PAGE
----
Asking for good outcomes…for the Romeike family.

April 21, 2013 — 3 Comments

No matter what side of the home-schooling debate you stand on, I think you’ll agree that fundamental freedoms are at stake. Their situation raises lots of questions for me, like:

a) Are  there no quality Christian schools in Germany?

b) Surely Germany is right to regulate schooling, given the depth of damage done by Fascism, and it’s lingering intellectual heritage?

Nevertheless, please pray for good outcomes for this family.

3 responses to Asking for good outcomes…for the Romeike family.

  1. 

    Reblogged this on Gratia Veritas Lumen and commented:

    Repost from April. Please continue to pray for The Romeike family.

    Like

  2. 

    wow this is such an interesting one! I agree with both your questions. I’m a German teacher, not that it gives me that much more insight into this issue than others, but I am of the understanding that private/Christian education, though available in Germany, is very uncommon, comparatively speaking.
    On the other hand, I can see the importance of government regulated schooling (though depending on the government!)
    I understand that many parents have very strong views on how their children should be educated, though I still believe that even when a child is at a government school the parents should be the primary educators. Parents should be educating about life, values and morality at home, but surely it can’t hurt a child that much to receive the state’s education too, if there is no other option?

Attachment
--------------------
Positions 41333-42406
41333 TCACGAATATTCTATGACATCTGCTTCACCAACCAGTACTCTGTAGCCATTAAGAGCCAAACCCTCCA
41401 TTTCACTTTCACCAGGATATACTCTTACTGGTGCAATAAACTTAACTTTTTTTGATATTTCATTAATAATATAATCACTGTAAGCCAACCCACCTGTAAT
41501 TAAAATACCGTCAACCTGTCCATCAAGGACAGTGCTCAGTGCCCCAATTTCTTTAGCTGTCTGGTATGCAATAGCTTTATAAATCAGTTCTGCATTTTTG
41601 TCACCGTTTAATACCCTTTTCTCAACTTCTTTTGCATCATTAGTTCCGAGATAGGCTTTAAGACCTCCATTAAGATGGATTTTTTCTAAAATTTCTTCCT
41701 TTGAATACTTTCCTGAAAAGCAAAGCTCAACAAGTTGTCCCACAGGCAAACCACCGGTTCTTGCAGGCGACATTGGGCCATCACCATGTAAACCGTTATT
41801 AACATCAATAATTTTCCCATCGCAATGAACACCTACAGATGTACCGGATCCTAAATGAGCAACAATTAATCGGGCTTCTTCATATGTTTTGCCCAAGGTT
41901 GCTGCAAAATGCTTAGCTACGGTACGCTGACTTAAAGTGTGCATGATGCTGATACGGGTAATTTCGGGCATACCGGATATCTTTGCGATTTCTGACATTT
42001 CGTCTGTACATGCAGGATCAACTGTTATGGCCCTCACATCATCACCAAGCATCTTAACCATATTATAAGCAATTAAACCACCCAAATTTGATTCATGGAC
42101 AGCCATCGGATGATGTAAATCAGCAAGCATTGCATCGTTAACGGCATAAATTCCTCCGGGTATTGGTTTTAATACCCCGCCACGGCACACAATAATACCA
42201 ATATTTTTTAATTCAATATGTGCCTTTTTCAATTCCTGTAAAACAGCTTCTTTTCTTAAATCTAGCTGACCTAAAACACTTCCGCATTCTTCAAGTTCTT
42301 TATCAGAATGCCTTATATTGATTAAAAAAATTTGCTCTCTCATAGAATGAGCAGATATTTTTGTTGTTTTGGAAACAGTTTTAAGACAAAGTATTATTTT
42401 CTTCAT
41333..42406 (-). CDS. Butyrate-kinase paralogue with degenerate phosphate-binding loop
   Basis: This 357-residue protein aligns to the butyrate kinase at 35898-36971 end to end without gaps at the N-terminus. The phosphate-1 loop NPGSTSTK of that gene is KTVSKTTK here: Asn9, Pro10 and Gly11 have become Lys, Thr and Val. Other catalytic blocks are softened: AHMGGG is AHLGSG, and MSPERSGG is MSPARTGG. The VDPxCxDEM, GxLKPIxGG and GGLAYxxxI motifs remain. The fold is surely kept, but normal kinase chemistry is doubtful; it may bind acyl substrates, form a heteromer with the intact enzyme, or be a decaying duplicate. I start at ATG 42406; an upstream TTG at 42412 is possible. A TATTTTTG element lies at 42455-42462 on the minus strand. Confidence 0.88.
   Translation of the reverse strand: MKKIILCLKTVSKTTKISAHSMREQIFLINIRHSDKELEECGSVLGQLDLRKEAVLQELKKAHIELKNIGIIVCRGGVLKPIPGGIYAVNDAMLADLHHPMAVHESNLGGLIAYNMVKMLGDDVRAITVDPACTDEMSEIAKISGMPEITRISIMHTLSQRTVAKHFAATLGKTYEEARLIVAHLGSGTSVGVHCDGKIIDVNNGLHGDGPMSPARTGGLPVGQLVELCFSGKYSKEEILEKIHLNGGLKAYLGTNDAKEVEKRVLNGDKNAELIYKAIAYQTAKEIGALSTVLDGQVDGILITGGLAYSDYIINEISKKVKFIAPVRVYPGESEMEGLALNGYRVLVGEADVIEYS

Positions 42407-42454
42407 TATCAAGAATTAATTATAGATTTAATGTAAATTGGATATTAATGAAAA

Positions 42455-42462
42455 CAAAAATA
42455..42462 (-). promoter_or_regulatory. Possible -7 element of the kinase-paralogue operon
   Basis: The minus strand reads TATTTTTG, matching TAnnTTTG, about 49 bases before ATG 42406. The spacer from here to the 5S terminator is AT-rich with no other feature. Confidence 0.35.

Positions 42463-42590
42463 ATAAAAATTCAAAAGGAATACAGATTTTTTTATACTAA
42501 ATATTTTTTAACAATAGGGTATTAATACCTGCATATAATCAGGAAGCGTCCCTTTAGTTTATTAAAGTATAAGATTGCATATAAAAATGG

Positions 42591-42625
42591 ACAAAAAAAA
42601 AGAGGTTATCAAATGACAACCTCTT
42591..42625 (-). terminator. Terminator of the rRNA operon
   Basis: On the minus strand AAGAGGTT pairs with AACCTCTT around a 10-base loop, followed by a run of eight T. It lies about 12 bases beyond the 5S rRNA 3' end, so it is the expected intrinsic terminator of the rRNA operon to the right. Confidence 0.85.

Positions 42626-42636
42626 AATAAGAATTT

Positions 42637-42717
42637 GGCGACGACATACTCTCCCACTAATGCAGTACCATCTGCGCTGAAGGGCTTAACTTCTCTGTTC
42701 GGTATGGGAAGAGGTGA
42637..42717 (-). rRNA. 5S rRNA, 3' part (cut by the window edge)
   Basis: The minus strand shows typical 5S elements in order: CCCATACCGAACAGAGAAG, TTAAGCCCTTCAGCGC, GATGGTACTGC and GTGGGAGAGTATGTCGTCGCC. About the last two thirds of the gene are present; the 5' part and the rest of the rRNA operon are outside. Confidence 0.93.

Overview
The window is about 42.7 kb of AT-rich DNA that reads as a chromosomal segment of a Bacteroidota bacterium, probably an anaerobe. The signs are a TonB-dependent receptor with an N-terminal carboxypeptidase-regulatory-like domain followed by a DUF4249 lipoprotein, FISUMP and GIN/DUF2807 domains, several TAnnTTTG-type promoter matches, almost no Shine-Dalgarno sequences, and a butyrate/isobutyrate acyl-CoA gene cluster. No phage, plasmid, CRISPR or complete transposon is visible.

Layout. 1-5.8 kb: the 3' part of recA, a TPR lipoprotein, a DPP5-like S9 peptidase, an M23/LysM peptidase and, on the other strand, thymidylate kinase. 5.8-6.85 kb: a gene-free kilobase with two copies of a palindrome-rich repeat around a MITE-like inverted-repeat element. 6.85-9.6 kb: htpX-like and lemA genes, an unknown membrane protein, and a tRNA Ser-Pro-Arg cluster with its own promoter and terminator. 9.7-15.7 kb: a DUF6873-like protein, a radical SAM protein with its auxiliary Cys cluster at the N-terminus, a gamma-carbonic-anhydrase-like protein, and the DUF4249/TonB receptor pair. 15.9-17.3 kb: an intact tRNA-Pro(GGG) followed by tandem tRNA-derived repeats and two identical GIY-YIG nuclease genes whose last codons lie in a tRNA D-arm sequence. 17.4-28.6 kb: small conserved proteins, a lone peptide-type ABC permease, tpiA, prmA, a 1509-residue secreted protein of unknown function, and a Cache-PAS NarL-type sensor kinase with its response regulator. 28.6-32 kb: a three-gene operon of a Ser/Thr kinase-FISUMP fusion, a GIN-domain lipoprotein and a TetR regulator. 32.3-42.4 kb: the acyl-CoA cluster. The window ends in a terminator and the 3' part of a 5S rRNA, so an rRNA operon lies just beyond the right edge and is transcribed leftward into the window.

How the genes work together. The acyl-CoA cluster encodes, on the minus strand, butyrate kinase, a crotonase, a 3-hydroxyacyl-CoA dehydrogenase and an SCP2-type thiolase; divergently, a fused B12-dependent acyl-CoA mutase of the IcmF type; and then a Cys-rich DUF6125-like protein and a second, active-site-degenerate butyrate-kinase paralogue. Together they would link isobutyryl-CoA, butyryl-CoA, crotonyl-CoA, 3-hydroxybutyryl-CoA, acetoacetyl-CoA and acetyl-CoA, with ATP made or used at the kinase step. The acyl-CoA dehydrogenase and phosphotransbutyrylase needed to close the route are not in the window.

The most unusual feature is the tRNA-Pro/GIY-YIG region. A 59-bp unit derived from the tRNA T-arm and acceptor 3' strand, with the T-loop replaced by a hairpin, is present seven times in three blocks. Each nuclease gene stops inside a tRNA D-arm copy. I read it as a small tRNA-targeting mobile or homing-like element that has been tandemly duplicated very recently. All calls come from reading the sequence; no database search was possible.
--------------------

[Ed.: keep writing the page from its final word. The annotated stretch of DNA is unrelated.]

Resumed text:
I see how this conflicts with personal freedom, though I can also see that I’m biased in this situation because I am a Christian and see Christian based teaching as no threat to society. I can imagine though that there would be other situations/world-views that I would find more threatening.
    I wonder if this is an issue of submitting to the sovereignty of God? Surely God is capable of keeping his hand of protection over the minds of these children, even if they are forced to receive education from secular society?

    Like

    • 

      Great questions. I think the overriding issue is about religious freedom. I’d be reluctant to even allow room for public schools, even if no other alternative was available. I’d be willing to move from that view if the quality and freedoms within the institution were preserved without the hypocrisy/double standards witnessed in some schooling contexts today. Peace and grace.

      Like

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